On Jan. 23, 1737, John Hancock, a signer of the Declaration of Independence, president of the Second Continental Congress, the first and third Governor of Massachusetts and, most importantly, a major financier of the revolutionary cause, was born in Braintree, Massachusetts.
On Jan. 23, 1943, Montgomery’s 8th Army captured Tripoli, Libya, from the German-Italian Panzer Army. On the same day, Australian and American forces defeated the Japanese army in Papua. This turning point in the Pacific War marked the beginning of the end of Japanese aggression.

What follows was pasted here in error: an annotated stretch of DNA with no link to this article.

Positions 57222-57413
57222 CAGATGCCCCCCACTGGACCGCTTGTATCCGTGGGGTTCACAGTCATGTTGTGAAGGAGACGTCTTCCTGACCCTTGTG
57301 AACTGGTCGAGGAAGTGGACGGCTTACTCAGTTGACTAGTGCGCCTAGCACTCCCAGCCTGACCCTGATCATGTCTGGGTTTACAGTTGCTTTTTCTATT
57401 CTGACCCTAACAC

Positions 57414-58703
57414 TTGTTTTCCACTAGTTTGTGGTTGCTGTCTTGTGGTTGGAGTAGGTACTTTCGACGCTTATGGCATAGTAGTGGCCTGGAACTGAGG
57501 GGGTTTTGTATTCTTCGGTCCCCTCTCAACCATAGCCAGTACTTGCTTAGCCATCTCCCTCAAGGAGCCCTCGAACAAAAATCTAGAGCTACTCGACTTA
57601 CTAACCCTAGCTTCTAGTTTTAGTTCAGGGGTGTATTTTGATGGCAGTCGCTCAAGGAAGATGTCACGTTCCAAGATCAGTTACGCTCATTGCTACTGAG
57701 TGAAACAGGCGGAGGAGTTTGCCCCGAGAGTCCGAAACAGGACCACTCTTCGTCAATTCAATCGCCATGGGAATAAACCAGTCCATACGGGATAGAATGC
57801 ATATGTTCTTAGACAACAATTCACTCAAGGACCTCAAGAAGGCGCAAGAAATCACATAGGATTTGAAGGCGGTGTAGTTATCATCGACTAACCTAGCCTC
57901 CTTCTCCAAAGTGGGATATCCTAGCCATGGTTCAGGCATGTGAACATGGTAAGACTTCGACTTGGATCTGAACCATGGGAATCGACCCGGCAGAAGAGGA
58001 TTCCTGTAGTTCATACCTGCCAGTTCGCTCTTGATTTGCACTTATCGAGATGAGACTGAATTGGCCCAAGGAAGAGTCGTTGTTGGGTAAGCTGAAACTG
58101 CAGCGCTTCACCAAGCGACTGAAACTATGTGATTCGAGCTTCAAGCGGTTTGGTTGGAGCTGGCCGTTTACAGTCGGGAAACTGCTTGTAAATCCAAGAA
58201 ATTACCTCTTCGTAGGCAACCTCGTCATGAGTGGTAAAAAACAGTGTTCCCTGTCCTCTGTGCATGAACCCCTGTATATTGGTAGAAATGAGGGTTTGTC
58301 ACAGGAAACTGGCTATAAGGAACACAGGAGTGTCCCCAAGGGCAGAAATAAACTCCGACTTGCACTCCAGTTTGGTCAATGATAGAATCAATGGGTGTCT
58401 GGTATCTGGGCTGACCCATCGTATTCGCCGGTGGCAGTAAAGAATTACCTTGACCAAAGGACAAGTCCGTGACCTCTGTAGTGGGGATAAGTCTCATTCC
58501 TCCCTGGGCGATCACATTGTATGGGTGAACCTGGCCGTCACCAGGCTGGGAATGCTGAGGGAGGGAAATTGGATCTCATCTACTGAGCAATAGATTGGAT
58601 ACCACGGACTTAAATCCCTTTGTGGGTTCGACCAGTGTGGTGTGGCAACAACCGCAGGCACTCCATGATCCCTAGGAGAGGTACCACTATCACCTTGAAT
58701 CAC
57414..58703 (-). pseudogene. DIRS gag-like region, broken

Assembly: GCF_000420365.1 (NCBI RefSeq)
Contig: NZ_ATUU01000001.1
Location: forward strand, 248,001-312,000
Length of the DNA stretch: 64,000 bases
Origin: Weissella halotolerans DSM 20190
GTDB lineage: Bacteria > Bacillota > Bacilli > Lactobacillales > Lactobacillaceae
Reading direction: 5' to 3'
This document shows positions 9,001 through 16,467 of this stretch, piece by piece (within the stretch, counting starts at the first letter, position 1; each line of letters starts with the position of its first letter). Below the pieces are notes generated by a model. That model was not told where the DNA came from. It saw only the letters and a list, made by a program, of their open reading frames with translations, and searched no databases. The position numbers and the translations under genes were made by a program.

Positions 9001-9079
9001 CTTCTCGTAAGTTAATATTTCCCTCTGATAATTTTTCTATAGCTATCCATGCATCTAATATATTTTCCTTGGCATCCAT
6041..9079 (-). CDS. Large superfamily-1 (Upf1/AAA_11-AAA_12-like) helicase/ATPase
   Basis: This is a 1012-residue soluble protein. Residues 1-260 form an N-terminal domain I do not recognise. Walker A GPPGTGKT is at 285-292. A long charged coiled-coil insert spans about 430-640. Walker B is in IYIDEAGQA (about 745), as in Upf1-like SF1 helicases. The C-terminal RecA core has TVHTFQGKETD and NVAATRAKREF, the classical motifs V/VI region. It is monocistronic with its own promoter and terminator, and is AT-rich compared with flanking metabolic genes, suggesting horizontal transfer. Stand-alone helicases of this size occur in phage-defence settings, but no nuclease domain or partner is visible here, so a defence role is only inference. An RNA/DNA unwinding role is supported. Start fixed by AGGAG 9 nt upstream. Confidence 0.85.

On Jan. 23, 1964, the 24th Amendment to the U.S. Constitution, prohibiting the use of poll taxes in federal elections, was ratified. At the time of passage, five states still imposed a poll tax: Alabama, Arkansas, Mississippi, Texas, and Virginia. The amendment made the poll tax unconstitutional at the federal level, however, not until the U.S. Supreme Court’s ruling in Harper v. Virginia Board of Elections in 1966, were poll taxes for state elections officially declared unconstitutional.